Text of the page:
And still, those resources were insufficient to provide a basic education for all students. In those four districts, the majority of tenth-graders failed the science portion of the WASL and did nearly as poorly in math, mirroring the statewide results.

NEWS wants Erlick to declare that the State is not currently complying with its constitutional mandate to amply provide for the education of all children. The coalition also wants the judge to order the State to establish both the actual cost of compliance and the means for how to fund that cost.

Though the State will argue that HB 2261 — a bill passed this year to redefine basic education and change the funding formula — will address those problems by 2018, that is simply more “studying and promises,” Ahearne said.

In his opening statements, Assistant State Attorney General Bill Clark said the NEWS suit was unnecessary because the State had already defined basic education as a result of the 1978 State Supreme Court case. For the State, education is “first in priority” and is protected even in bad economic times, he said, with school districts given “flexibility to raise more (money) than what the state provides” and to spend it as they see fit, within limits.

The four districts cited by Ahearne gave their teachers supplemental pay over and above the amount paid by the State, Clark said.

He said the State has been transitioning to a performance-based system since the passage of the education reform bill and that growth in State funding for education since 1991 has exceeded two commonly used measures of inflation.

There’s been “precious little foot-dragging” by the State, Clark said. “We don’t dispute (that amply providing an education for all children is the) paramount duty. We do dispute the notion that we’ve been doing nothing but twiddling our thumbs for 30 years.”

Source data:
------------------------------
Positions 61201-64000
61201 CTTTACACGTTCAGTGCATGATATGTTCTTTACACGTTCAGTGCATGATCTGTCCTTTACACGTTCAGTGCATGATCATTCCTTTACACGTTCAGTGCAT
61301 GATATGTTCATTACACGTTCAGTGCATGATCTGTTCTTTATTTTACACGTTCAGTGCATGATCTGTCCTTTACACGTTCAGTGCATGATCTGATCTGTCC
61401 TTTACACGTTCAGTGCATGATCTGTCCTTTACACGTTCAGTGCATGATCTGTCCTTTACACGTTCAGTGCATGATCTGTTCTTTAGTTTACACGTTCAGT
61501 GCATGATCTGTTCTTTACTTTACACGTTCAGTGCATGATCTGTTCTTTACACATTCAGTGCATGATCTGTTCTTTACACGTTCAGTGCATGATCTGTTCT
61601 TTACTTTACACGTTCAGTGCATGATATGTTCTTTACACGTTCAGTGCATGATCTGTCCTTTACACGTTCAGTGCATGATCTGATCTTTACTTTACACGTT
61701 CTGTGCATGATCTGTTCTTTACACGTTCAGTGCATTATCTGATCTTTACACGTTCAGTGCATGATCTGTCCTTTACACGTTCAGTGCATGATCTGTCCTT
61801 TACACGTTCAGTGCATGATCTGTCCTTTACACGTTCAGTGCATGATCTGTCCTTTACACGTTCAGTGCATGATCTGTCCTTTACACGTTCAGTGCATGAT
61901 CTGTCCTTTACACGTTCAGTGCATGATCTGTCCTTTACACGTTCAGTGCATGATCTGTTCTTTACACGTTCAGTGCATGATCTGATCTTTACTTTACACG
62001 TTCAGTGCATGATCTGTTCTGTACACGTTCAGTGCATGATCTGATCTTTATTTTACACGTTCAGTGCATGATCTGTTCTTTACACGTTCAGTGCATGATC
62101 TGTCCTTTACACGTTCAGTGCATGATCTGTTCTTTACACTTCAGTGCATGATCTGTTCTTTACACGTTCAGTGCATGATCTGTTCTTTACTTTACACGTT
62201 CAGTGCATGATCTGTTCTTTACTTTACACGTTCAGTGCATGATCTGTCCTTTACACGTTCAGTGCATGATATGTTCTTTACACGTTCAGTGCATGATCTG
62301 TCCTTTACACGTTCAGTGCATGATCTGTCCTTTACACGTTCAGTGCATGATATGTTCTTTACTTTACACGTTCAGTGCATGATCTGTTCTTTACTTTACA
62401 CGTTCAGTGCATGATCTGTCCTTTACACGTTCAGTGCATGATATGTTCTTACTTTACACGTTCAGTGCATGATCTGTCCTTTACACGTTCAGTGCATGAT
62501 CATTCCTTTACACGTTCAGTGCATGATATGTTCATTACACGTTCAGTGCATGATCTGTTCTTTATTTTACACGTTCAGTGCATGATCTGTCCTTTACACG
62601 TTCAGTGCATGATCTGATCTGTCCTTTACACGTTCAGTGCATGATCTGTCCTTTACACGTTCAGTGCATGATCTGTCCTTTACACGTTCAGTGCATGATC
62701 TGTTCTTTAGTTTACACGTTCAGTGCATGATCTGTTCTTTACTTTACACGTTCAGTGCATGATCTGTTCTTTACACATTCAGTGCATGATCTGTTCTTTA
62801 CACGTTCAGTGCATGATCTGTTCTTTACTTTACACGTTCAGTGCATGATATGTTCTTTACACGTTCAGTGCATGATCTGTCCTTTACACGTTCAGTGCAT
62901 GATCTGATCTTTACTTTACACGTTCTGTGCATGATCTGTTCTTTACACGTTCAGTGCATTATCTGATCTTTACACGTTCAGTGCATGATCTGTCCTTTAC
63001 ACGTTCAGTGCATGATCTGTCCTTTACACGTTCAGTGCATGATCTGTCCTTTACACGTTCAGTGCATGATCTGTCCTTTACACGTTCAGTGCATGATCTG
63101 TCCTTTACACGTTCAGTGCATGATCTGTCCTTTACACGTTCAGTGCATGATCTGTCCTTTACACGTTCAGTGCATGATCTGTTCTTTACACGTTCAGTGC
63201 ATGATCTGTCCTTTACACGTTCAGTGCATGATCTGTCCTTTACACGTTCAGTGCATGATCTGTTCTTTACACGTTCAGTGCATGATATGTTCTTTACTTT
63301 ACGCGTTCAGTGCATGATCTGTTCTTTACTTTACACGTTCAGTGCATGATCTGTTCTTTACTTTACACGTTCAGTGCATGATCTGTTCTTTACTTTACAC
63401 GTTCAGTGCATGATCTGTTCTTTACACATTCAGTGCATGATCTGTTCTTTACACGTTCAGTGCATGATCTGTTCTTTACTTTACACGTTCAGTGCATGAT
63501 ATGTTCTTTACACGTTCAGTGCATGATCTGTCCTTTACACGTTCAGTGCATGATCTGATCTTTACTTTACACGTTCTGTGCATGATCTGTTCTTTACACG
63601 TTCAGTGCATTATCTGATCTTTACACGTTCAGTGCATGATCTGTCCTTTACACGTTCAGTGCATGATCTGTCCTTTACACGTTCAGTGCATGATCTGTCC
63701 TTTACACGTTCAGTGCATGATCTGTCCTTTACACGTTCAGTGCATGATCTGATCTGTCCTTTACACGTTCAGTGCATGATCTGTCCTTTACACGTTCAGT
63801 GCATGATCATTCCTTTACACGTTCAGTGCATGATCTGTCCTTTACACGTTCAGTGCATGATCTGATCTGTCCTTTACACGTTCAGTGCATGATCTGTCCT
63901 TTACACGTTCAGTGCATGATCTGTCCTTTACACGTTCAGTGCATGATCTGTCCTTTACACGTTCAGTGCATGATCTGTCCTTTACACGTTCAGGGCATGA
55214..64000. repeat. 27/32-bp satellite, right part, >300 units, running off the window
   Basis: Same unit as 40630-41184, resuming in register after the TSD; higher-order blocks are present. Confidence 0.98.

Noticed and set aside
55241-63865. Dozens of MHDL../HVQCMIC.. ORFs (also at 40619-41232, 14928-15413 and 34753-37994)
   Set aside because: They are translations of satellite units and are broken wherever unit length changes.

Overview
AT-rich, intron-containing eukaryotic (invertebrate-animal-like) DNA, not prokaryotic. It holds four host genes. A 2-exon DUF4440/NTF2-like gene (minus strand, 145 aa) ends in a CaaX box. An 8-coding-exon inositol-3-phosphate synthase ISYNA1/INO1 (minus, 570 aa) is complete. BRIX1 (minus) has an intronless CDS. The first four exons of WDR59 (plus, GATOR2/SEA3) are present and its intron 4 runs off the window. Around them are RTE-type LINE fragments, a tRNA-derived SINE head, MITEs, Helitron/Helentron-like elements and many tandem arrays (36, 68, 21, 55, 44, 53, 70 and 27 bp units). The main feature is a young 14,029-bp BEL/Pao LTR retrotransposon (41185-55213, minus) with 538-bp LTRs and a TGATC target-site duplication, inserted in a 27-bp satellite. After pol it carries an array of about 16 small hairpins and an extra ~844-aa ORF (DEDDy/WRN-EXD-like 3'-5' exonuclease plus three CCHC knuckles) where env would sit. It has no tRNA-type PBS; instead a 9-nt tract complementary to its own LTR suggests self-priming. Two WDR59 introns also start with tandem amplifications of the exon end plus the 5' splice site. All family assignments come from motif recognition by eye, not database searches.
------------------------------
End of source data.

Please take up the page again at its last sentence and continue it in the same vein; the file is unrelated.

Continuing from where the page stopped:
Testing for the WASL began in 1997, with the science test starting only in 2004, accounting for the low scores, he said.

The prevalence of low scores in certain subjects is “not evidence in and of itself that the state is not providing enough funding,” Clark said.

He portrayed the school financing issue as complicated and said HB 2261 was “a more measured approach for an enhanced funding and accountability system” because it would address concerns about compensation, staffing ratios, non-salary costs, special education, transportation and other costs.

In his testimony, Blair called that legislation “a long overdue first step. But (HB) 2261 is about like putting the carrot in front of the horse. It’s a promise, a 10-year implementation” that neither addresses current needs nor guarantees adequate funding.

“It’s more committees,” he said. “We have enough studies.”

Coming up on Tuesday: When the trial resumes at 9 a.m., Mike Blair will continue to be questioned by NEWS attorneys and then be cross-examined by the State. Also expected to testify is lead plaintiff Stephanie McCleary, a mother of two who lives and works in the Chimacum School District.